To assist passengers and their families after major aircraft-related
emergencies, American Airlines created the Customer Assistance Relief Effort
(CARE). Formed in 1993, the CARE team carries out the airline's Survivor/Family
Assistance Plan in accordance with the Aviation Disaster Family Assistance Act
CARE team members are mobilized through a notification process that makes them available to help almost immediately. Composed of over 1,000 specially trained volunteers from the ranks of American and American Eagle, members speak more than 60 languages. When needed, one group works to rapidly establish contact with those involved, while others are assigned to provide direct personal assistance.
CARE volunteers are assigned to passengers, crewmembers and their families,
and perform various duties. For example, they may make flight arrangements,
assist with other transportation, arrange hotel accommodations, provide food
and emergency clothing, assist with the return of personal belongings, and help
keep passengers and families informed. Upon request, CARE team members will
also escort passengers and/or family members attending scheduled
accident-related events, including memorial services, funerals and visits to
the accident site. While CARE team members do not perform counseling or other
emotional support functions, they will coordinate access to the appropriate
professionals on request.
Behind the scenes, CARE leadership directs the team's efforts from the CARE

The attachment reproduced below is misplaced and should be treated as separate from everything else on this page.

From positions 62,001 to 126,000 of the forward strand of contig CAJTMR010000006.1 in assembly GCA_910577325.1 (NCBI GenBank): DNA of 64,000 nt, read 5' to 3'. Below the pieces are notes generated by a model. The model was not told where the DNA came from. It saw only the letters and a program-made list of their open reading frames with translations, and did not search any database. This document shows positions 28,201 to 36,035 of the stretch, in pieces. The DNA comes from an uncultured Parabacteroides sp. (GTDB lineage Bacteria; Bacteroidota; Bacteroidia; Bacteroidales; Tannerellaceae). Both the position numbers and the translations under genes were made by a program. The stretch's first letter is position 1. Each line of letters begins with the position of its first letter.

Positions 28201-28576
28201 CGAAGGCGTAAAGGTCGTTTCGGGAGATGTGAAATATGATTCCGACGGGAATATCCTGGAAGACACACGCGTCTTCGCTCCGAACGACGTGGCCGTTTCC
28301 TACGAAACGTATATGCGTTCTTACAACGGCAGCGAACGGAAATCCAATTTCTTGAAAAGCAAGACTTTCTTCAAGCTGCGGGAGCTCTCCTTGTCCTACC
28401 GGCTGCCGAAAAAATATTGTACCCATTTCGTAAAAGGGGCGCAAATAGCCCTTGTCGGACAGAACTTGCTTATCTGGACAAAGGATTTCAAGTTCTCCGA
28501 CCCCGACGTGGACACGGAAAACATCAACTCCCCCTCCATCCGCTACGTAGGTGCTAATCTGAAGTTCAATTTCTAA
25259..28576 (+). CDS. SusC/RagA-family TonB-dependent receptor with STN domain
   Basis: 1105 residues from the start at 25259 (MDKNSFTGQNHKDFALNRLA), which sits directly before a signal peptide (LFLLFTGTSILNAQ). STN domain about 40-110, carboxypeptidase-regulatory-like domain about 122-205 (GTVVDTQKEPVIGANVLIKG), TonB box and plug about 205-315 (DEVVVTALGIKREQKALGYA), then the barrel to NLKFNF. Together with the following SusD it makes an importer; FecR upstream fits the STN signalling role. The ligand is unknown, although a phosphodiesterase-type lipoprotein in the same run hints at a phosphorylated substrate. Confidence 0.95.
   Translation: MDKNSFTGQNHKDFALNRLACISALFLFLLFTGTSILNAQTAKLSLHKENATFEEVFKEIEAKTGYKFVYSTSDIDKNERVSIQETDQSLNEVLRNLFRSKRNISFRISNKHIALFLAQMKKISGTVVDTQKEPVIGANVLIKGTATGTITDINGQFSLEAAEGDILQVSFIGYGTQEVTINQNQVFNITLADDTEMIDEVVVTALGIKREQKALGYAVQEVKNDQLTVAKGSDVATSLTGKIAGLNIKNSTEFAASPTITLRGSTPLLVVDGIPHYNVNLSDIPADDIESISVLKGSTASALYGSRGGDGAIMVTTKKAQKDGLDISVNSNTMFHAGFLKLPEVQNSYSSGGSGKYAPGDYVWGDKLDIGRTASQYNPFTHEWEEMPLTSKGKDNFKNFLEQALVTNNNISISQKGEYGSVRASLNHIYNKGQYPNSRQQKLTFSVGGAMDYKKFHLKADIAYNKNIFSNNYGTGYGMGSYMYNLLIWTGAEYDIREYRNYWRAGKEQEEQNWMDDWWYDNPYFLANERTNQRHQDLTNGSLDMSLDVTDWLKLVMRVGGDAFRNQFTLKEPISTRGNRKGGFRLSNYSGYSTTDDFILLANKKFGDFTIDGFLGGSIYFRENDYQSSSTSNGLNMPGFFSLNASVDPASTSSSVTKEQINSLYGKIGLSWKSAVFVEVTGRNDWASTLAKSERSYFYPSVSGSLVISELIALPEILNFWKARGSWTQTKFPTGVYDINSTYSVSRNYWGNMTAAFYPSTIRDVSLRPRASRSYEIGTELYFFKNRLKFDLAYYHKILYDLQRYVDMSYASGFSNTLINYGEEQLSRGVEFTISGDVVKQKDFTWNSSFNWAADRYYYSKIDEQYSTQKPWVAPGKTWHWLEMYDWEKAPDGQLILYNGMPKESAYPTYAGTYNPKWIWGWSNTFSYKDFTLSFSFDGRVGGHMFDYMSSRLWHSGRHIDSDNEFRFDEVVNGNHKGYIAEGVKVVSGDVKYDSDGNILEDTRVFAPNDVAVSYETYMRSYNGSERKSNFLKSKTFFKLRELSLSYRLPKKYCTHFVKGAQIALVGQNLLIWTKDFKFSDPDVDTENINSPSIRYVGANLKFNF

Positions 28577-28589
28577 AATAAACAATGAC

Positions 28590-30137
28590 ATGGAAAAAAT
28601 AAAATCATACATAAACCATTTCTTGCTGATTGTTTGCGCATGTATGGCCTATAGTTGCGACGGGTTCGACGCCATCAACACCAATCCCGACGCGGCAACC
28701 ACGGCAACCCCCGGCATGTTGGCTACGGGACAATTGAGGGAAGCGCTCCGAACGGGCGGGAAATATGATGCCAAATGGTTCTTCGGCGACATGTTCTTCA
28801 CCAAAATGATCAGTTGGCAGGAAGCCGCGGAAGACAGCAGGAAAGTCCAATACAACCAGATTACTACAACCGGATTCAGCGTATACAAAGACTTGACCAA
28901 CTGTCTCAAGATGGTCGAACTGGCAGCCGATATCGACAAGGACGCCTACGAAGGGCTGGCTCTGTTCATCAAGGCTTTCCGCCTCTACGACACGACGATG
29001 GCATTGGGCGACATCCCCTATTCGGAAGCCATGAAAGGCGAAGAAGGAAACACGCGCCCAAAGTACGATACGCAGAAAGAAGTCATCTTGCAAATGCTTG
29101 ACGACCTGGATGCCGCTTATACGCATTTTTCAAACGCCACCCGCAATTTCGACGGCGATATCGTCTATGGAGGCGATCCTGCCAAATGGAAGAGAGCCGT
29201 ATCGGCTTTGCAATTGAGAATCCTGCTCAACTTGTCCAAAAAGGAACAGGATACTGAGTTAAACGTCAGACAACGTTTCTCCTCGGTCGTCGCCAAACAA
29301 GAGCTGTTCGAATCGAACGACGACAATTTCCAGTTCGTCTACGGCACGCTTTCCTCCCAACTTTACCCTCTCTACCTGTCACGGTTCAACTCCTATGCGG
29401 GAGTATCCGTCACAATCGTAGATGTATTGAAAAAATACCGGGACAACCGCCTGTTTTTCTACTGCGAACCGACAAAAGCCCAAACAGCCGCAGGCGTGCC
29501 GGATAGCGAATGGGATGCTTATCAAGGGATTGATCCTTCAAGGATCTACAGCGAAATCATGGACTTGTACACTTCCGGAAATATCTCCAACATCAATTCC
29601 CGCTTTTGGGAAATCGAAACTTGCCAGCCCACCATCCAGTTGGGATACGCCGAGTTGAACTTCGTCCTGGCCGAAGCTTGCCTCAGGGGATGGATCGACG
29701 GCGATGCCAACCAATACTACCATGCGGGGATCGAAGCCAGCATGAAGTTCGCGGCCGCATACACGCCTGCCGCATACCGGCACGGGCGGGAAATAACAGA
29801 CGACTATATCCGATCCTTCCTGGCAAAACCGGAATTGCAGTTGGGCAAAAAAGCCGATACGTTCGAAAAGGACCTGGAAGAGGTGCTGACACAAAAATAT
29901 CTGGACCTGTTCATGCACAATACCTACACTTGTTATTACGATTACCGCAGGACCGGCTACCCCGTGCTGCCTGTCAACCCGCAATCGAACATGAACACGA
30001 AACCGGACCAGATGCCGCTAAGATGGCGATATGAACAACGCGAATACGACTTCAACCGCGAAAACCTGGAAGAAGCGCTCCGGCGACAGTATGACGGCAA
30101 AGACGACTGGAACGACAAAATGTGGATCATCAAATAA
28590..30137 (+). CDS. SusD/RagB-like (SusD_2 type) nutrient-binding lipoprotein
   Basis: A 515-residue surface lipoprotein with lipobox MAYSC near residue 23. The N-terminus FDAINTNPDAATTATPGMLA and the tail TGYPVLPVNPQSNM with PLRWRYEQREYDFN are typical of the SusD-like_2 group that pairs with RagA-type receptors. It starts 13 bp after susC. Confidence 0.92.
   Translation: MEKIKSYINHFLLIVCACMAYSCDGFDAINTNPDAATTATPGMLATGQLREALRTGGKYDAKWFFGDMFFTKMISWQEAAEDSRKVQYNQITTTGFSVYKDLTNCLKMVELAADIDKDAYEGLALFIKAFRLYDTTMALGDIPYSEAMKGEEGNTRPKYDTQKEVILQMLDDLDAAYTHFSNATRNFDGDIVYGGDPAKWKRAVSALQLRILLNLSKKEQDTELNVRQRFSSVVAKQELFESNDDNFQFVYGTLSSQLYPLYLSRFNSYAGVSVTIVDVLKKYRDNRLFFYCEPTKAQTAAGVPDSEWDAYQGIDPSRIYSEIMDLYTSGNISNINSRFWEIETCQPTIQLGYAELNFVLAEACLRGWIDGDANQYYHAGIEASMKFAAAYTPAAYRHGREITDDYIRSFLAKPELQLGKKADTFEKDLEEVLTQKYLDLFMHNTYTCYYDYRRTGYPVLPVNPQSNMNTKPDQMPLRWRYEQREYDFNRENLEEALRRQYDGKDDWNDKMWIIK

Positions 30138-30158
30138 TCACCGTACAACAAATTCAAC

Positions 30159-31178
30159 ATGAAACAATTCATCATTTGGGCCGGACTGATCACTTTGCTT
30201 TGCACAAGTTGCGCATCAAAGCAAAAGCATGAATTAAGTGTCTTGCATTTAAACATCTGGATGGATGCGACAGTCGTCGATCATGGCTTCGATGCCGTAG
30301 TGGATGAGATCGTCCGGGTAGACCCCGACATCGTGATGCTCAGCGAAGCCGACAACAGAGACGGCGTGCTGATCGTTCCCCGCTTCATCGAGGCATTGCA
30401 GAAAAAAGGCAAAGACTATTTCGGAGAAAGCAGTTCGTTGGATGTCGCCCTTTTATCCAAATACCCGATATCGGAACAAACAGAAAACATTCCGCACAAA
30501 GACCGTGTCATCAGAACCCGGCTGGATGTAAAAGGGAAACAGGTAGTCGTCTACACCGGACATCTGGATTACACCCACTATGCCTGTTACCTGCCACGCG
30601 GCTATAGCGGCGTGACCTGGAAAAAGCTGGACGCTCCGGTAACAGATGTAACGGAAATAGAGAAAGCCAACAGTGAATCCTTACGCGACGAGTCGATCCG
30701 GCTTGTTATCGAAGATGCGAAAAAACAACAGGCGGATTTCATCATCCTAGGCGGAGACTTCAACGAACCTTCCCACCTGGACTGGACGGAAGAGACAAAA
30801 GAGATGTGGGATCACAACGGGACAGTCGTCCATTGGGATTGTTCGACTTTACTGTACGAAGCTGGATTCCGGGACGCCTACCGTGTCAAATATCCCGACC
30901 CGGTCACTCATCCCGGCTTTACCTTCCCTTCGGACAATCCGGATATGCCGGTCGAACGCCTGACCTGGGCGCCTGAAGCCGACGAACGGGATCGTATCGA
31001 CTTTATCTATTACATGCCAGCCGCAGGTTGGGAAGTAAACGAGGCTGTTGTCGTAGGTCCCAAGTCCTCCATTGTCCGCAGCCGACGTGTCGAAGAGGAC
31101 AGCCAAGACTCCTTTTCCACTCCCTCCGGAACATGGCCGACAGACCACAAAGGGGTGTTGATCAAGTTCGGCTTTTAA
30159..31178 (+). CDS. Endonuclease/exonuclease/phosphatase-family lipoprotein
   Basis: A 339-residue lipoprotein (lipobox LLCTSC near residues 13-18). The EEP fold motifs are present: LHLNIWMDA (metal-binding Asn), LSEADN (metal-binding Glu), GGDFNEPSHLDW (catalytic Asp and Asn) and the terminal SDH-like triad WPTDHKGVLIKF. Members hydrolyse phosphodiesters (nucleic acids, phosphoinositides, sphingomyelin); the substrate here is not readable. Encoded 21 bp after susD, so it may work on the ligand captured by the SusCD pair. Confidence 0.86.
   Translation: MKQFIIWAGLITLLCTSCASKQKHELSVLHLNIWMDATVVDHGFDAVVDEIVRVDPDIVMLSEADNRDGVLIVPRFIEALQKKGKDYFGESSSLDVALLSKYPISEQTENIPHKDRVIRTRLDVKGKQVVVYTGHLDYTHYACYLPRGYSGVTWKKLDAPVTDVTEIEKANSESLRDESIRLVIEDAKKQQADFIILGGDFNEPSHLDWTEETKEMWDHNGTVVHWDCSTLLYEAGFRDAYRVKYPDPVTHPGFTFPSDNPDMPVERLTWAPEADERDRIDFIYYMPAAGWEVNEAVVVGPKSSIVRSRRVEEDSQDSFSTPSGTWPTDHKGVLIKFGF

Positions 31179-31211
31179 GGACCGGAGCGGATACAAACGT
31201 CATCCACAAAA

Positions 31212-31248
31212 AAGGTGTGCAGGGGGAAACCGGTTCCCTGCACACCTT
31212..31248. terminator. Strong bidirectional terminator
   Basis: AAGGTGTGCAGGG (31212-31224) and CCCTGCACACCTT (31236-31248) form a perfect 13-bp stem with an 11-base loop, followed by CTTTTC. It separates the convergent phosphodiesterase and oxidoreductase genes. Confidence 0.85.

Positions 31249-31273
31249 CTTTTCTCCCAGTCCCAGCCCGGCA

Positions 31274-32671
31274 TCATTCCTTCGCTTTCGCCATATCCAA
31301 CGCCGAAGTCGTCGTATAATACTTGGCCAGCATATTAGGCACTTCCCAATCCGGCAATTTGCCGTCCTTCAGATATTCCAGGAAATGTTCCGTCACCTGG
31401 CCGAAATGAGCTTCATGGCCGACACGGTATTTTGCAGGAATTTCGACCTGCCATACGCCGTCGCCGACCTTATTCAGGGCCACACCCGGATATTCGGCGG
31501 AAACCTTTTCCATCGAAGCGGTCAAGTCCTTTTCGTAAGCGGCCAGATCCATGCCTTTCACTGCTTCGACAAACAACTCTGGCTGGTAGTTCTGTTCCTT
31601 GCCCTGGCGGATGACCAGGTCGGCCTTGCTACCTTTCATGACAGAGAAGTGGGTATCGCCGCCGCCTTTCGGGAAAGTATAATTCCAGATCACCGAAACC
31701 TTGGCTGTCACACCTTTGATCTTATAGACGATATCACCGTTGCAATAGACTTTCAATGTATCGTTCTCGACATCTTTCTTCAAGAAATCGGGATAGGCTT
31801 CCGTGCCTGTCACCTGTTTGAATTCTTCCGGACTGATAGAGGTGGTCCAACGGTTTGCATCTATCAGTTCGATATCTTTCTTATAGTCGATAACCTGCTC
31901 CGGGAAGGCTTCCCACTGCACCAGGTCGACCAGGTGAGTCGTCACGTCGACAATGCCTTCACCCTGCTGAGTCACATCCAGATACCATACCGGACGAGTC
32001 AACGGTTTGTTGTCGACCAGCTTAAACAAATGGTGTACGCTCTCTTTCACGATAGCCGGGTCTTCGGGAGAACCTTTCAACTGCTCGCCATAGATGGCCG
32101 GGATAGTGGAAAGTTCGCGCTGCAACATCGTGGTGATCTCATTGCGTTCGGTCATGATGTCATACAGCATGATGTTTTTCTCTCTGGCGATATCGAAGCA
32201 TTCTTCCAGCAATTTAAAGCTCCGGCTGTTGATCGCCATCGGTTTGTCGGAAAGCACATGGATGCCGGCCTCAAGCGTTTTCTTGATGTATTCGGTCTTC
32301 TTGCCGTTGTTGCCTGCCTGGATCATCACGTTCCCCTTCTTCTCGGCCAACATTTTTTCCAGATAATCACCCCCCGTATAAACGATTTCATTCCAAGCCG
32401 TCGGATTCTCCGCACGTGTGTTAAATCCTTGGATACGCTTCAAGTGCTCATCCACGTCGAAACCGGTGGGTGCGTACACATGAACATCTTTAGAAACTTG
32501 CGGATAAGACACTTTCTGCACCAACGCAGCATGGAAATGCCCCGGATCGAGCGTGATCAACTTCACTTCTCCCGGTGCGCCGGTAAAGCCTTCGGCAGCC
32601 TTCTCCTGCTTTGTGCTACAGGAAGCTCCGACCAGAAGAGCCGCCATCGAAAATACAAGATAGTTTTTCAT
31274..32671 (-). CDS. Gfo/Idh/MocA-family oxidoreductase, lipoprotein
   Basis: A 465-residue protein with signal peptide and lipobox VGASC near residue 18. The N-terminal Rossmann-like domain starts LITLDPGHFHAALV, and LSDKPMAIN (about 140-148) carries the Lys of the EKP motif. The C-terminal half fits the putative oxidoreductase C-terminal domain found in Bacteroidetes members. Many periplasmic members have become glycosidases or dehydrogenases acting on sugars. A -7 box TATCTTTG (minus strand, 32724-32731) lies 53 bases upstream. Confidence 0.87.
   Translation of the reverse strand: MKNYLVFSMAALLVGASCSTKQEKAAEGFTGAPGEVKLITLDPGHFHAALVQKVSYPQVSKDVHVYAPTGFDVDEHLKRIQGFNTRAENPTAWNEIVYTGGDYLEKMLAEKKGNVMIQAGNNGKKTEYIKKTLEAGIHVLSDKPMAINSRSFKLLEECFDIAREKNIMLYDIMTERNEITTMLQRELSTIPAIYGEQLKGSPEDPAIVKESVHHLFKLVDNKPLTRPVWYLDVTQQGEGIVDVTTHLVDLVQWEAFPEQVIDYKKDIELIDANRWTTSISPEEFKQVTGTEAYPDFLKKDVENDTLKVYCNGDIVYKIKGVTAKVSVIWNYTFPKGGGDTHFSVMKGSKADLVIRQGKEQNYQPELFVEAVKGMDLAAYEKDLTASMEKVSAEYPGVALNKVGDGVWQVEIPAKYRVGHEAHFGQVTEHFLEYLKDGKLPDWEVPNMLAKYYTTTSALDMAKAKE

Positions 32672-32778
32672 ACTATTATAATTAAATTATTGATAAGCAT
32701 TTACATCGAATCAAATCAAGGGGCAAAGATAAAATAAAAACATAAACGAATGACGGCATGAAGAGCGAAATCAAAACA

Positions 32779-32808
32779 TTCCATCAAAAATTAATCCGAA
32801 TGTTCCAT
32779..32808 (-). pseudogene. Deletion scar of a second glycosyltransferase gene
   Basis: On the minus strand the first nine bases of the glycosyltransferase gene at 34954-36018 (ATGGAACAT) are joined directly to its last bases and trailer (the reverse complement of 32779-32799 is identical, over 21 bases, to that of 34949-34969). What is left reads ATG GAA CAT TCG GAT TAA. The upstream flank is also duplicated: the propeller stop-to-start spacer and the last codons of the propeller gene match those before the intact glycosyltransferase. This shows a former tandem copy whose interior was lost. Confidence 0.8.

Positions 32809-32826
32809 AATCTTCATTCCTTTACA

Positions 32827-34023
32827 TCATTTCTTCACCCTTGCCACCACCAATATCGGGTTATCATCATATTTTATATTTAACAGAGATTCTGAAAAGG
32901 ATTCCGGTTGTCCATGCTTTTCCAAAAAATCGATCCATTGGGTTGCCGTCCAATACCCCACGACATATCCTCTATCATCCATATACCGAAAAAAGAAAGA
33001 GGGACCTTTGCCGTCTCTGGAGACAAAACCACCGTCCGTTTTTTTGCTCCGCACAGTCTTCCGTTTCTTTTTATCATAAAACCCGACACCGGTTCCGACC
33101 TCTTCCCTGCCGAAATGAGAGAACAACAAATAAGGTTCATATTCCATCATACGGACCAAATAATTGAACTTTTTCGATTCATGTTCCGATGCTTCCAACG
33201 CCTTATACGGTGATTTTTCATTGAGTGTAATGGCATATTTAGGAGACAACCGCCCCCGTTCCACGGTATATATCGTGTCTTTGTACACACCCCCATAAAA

Operations Center in Fort Worth, Texas. The team also forms working liaisons
with the National Transportation Safety Board's Office of Transportation Disaster Assistance, the American Red Cross, and other supporting agencies and
The unique nature of their role places heavy demands on team members' time,
home life, and emotions. In preparation, employees participate in an intensive
two-day training session, developed by American with assistance from emergency
management consultants and employees involved with previous emergencies. The
training provides volunteers with detailed information about logistics, the
company's crisis plan, the CARE program, and the emotional aspects of accident
response. Volunteers may only join CARE after successfully completing training
and discussing the commitment with their families. As a result, the CARE team
is thus motivated, well prepared, and always ready to provide assistance in the
aftermath of aircraft-related emergencies.
CARE volunteers can be found around the world, including the United States,
Latin America, the Caribbean, Europe, Japan, Mexico and Canada.
Revised July 2008